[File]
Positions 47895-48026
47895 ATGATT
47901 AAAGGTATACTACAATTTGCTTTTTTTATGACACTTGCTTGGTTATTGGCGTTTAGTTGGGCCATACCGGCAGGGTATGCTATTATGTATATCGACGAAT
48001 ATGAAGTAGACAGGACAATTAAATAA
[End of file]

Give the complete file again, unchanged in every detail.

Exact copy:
Positions 47895-48026
47895 ATGATT
47901 AAAGGTATACTACAATTTGCTTTTTTTATGACACTTGCTTGGTTATTGGCGTTTAGTTGGGCCATACCGGCAGGGTATGCTATTATGTATATCGACGAAT
48001 ATGAAGTAGACAGGACAATTAAATAA